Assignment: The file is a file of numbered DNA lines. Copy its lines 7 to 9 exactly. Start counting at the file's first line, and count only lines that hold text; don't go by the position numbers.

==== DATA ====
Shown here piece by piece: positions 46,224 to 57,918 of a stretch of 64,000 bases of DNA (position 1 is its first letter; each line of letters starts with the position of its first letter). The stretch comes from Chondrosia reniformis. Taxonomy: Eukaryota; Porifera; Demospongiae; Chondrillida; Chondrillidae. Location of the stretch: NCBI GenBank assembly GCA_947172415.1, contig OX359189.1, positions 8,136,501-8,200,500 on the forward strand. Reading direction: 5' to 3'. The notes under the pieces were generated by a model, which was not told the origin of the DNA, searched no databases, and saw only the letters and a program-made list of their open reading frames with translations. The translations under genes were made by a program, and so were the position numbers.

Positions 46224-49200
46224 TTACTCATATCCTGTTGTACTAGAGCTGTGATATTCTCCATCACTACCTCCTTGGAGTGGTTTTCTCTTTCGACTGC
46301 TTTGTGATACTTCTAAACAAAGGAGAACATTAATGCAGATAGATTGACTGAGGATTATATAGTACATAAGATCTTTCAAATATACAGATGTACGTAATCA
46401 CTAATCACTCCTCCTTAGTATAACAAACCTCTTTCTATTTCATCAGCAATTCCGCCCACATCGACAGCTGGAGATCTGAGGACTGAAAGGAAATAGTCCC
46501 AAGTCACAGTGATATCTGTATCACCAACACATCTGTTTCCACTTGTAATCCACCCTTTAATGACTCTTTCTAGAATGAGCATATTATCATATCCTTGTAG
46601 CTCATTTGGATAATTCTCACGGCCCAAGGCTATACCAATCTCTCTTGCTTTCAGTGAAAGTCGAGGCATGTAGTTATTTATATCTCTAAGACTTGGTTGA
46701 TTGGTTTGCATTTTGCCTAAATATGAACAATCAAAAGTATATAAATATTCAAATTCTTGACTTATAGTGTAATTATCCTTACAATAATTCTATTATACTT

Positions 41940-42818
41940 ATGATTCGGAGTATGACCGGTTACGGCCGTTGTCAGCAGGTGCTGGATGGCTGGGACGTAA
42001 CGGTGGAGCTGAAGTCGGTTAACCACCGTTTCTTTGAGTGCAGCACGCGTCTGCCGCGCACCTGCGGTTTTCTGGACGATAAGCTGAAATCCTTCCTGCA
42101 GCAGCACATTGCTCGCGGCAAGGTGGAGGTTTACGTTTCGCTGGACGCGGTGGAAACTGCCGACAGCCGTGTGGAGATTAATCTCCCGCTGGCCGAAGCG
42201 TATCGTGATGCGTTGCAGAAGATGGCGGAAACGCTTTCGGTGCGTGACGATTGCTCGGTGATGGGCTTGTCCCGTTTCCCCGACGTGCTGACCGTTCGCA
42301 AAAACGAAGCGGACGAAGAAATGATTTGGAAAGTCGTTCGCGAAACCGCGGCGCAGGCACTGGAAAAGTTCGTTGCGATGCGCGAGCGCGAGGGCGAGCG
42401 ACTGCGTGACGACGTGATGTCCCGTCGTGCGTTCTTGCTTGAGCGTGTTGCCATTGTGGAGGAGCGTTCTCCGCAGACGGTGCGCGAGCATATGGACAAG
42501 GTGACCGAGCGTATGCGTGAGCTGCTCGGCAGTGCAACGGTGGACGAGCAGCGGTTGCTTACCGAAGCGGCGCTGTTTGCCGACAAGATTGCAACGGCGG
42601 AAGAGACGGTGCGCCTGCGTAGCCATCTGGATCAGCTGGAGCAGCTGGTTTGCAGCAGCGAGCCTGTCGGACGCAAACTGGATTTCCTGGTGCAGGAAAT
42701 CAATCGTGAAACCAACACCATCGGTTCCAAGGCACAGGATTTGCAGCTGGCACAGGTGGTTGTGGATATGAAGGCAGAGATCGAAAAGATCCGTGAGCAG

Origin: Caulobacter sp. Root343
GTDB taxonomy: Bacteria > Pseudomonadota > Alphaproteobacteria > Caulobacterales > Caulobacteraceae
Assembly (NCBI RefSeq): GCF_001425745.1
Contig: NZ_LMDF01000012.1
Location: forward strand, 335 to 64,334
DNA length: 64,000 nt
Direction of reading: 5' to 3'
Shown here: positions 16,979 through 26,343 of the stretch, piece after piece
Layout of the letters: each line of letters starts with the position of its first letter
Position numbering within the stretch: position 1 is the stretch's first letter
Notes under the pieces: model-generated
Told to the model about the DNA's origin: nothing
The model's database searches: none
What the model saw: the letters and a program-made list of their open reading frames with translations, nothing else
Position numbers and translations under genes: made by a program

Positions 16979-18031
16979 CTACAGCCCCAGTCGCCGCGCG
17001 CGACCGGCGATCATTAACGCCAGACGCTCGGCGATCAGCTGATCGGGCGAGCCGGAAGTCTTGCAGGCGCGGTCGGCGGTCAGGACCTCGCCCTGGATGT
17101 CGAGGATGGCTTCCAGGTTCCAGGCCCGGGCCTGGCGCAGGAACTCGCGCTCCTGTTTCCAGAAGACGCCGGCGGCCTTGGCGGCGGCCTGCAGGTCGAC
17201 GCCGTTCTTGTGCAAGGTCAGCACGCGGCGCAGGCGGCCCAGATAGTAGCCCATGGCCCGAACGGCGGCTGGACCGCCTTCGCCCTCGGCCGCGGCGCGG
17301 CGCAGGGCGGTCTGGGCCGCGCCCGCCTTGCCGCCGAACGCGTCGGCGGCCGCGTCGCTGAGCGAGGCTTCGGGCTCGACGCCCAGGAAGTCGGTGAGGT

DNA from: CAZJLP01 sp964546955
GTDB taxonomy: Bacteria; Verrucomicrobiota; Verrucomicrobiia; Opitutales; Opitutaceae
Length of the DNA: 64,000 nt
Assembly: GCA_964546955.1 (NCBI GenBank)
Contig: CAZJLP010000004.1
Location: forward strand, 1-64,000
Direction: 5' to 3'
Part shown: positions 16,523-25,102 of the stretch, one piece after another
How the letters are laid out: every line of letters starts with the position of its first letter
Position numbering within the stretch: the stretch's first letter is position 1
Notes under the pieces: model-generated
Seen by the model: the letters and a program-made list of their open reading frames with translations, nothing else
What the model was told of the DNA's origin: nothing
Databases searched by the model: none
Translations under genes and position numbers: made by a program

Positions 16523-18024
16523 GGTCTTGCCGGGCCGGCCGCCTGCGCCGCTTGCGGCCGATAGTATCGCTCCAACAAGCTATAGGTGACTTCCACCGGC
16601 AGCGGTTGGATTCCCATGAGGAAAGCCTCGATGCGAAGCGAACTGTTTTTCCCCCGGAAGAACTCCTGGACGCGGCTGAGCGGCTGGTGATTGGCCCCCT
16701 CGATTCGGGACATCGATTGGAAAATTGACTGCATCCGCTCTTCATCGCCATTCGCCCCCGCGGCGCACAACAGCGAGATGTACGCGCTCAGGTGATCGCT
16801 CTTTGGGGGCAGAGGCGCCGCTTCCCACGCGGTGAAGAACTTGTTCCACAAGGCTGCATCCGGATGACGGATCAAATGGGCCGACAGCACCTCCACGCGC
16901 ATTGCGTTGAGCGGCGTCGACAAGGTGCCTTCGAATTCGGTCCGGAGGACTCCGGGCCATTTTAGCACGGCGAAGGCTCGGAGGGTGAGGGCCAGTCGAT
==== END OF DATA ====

46601 CTCATTTGGATAATTCTCACGGCCCAAGGCTATACCAATCTCTCTTGCTTTCAGTGAAAGTCGAGGCATGTAGTTATTTATATCTCTAAGACTTGGTTGA
46701 TTGGTTTGCATTTTGCCTAAATATGAACAATCAAAAGTATATAAATATTCAAATTCTTGACTTATAGTGTAATTATCCTTACAATAATTCTATTATACTT

Positions 41940-42818